Asset Management

Asset Management

Asset management is a growth business. To ensure that the Swiss financial centre is able to benefit from this growth, the Swiss Bankers Association (SBA) and the Swiss Funds & Asset Management Association (SFAMA) established the Asset Management Platform Switzerland. The objective is to further strengthen asset management in Switzerland and make the country a leading location for asset management.

Asset management has developed into a strong, independent pillar of the Swiss financial centre. Swiss asset management already today stands internationally for a high level of reliability, independence and quality. The Asset Management Platform Switzerland will serve to further strengthen this industry in Switzerland. In consequence, the Swiss financial centre will be more broadly diversified, existing lines of business will be complemented and areas of business that are declining will be compensated for. In addition to the private client business and client-focussed investment banking, asset management is the financial centre’s third supporting pillar.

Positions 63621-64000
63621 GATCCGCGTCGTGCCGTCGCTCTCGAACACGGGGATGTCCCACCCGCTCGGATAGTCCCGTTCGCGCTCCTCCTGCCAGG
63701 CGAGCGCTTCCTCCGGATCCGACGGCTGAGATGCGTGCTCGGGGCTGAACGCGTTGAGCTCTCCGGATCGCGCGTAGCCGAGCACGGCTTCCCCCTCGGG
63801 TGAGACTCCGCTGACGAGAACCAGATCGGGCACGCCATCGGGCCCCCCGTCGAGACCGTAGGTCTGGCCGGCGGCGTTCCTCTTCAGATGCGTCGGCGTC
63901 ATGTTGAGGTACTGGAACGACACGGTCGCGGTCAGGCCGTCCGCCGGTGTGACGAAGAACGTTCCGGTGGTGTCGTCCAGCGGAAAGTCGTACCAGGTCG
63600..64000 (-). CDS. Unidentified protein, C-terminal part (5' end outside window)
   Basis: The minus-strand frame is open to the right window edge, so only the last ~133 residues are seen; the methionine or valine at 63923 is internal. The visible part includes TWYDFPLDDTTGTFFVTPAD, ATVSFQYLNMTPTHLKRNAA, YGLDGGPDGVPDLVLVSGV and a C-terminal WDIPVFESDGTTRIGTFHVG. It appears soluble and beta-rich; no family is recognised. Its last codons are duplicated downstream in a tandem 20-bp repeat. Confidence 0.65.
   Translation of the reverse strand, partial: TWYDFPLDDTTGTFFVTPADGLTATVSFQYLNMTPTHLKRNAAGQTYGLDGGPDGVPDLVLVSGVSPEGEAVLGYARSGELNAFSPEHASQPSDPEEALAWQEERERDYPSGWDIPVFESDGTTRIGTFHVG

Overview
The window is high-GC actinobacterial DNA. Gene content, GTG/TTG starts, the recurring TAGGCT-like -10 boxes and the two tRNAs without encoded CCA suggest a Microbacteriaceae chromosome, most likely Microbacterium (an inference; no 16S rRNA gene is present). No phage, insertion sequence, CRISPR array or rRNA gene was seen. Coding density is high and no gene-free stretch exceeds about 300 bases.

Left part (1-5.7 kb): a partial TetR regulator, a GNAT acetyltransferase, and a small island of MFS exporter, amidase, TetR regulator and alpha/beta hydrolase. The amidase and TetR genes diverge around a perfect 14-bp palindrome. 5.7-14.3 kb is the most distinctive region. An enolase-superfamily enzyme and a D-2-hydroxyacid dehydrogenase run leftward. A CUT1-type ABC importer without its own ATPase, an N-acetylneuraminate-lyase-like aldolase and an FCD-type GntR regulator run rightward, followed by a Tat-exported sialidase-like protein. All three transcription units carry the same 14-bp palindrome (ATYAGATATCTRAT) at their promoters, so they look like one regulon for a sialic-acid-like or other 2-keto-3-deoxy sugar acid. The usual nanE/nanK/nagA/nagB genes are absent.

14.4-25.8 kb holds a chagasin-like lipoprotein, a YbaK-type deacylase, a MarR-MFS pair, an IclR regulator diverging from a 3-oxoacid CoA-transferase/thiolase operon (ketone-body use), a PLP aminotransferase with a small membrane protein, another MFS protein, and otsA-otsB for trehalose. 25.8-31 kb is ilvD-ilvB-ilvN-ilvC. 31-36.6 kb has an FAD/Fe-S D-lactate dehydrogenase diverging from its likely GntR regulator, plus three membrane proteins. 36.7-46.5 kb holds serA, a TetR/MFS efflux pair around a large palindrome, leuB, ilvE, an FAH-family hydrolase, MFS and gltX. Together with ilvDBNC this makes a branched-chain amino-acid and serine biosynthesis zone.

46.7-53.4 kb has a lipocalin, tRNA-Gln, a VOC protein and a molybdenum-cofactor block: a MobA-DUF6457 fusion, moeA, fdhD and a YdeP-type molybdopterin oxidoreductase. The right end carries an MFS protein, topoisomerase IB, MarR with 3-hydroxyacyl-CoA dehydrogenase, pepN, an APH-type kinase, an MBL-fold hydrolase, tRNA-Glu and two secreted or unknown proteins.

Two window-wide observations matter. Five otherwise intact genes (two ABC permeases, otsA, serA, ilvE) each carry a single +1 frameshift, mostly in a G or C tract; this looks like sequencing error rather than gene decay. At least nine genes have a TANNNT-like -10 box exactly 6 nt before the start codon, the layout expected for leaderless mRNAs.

Pensions: a focal point for the Asset Management Platform Switzerland

Pension plans concern society as a whole, and Swiss pension funds will be the greatest demanders for asset management services in the coming years. The banks together with international providers are the biggest asset managers in Switzerland. The banks can and want to make a contribution to pension funds and therefore to society. It is against this backdrop that the “Occupational Pension Plans” task force of the Asset Management Steering Committee and the Asset Management Platform Switzerland conducted a study that highlights the opportunities for optimising pension fund asset allocation.